Why are HPLC columns shorter than GC columns?

Why are HPLC columns shorter than GC columns?

HPLC and GC are separation techniques which have gained a strong foothold in chemical laboratories. The basic purpose of both techniques is to separate and quantify the components of organic mixtures.

Have you ever wondered why HPLC columns are shorter and broader than GC columns. Before you answer this question you should understand the benefits of long column lengths. As the column length increases the interaction time between the eluting compounds and stationary phase increases thereby increasing column efficiency and resolution. This results in well separated peaks. However, the column length cannot be increased indefinitely due to practical problems faced due to increased column head pressure and also increase in analysis time.

 HPLC columns

HPLC Column
HPLC Column

The dimensional requirements of HPLC columns depend on the separation objectives. Usual analytical applications require columns of length 15 – 25 cms with 4.6 mm id whereas preparative columns can be broader with diameters ranging from 20 – 50 mm.

GC columns

Capillary Column
GC Capillary Column

GC columns are basically classified as packed columns and capillary columns. Packed columns are generally about 1.5 m or 6ft long and 1/8” or 3.2mm outer diameter.. Capillary columns on the other hand are several meters in length(10-100m). Packed columns are made of glass or stainless steel whereas capillary columns are made of fused silica flexible tubing. Flexible tubing permits accommodation of long length columns as circular coils into the column oven

Now examine the difference in the separation process in the two techniques to arrive at logical answer to the basic question on length differences between GC and HPLC columns..

Nature of mobile phase – the first and foremost reason is nature of carrier fluid termed as mobile phase. HPLC uses a liquid as a carrier of sample through the column whereas in GC a gas stream serves to carry the sample. Liquids have higher viscosity than gases and therefore encounter greater resistance during passage through the column. The longer the column greater will be the resistance to flow of mobile phase therefore HPLC requires shorter column lengths

Sample volatility – the sample injected into the HPLC is a liquid whereas in GC it can be either a liquid or a gas. However, before entering the GC column: liquids get converted to vapours due to high temperature in the injector block. A gas encounters less resistance in the GC column which permits use of longer column lengths.

Sample stability – samples analysed by HPLC are generally thermally labile so they are in liquid phase in the HPLC column at room temperatures. On the other hand samples entering the GC column are gases having lower molecular weights and boiling points. Such compounds are easily vaporized and remain as gases during passage through the column.

Further reduction in column length particularly in new UHPLC applications have resulted in accelerated analysis with improved sensitivity.Future trends in analytical applications are bound to reduce HPLC column lengths and analysis time from several minutes to a few seconds.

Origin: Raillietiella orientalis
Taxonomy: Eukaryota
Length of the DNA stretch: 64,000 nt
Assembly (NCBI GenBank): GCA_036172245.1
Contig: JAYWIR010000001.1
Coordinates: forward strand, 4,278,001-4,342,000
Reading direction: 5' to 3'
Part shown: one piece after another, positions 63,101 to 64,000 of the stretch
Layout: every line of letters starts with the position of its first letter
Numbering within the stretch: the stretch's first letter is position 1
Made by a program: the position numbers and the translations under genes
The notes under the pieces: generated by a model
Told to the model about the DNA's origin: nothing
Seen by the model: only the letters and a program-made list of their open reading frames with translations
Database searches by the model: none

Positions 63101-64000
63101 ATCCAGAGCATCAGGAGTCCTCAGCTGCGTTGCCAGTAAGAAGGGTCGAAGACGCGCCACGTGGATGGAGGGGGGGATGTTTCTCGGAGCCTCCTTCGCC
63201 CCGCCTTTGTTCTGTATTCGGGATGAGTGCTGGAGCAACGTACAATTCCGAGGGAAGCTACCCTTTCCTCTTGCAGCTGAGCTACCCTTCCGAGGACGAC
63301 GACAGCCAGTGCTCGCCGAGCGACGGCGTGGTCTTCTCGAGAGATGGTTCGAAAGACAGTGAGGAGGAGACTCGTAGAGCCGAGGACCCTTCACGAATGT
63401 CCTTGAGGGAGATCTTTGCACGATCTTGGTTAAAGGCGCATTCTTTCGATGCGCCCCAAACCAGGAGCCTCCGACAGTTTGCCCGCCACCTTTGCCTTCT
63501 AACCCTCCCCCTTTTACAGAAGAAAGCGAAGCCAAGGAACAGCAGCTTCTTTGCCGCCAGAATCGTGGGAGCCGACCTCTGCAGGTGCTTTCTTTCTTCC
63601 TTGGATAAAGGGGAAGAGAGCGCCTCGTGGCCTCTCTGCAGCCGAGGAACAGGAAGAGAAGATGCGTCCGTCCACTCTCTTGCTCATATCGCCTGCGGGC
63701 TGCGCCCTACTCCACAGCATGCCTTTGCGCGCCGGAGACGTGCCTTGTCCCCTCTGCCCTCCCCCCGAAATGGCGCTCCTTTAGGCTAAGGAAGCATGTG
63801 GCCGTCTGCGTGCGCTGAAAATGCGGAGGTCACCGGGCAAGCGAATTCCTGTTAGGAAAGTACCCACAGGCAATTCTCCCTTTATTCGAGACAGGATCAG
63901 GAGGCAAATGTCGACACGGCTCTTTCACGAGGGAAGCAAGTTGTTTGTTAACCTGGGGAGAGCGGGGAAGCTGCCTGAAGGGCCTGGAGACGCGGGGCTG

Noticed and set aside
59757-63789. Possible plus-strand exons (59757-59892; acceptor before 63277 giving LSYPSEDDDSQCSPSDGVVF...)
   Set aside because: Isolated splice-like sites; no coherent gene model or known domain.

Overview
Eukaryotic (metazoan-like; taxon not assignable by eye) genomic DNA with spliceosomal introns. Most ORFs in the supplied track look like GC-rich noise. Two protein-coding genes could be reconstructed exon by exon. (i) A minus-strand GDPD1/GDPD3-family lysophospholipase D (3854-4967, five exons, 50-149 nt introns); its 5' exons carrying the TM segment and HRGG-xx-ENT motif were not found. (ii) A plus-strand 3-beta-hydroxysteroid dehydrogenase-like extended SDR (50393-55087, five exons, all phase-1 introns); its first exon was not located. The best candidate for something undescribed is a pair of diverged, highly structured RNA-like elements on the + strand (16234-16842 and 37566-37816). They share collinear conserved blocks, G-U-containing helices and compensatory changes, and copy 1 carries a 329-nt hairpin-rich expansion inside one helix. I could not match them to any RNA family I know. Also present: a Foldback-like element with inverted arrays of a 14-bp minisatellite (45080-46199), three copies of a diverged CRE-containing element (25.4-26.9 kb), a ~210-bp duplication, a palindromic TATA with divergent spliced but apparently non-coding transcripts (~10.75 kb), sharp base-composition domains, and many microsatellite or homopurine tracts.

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    1. Hi Sanjeev,
      The answers to interview questions can be found in the course material itself.These are only some specimen questions designed specially to encourage you to go through the course thoroughly and increase your inquisitiveness.

  1. Really so good and very useful to develop own analytically skill………..theoretically..

  2. It iz very usefull and i learnt basic concepts ang qualified bps 17 lecturership
    in analytical chemistry

  3. Dear Sir

    I want to know where is the scope of hplc in scientific world and what types of samples(organic and inorganic) can be analysis by this magnifiicent instruments .

    1. Dear Sandeep,
      You can subscribe to the free course on HPLC which will provide you the required details and later if you feel interested you may also subscribe to the more elaborate paid certificate course .The technique holds great promise in analysis of pharmaceuticals, foods,cosmetics,environmental samples,clinical and life science applications.

  4. dear sir,

    in gc analysis some times we are observed spikes,may be suspected due to any disturbance at environment and power fluctuation. these are not merged with target peaks.so we are valid these chromatograms are valid with comment.
    is it correct practice or not can you explain me.

    1. I hope these spikes are random and you do not get them on repeat injections. In case these are random you may ignore them.

  5. Sir I want to know about the time of course that certificate will be carying.

    1. The course has no time limit. You can complete it at your own pace and convenience. However,our registrants normally take 2-3 months to complete the course and answer the evaluation sessions

  6. Dear Dr. Bhanot,
    Thank you for the knowledge you always give to us. Please can I use ZR-PS column for histamine and other biogenic amines analysis? Which mobile phase will be appropriate. Thank you.

    1. Dear Meinster,
      Offhand it is difficult to recommend a column or mobile phase for a specifcic application. The choice of column will depend on your sample matrix, concentration level, etc though there are some references where Agilent Zorbaax DB columns have been used.Ideally you should do some literature survey to decide on your choice which would be meeting your analysis requirements. You may also narrow down on equivalent columns that are available in your laboratory.

  7. It iz very usefull and i learnt basic concepts of HPLC and GC . Thanking you sir ! ☺️

  8. Very good. I learnt a lot from it. Please how can I enroll for certificate courses.


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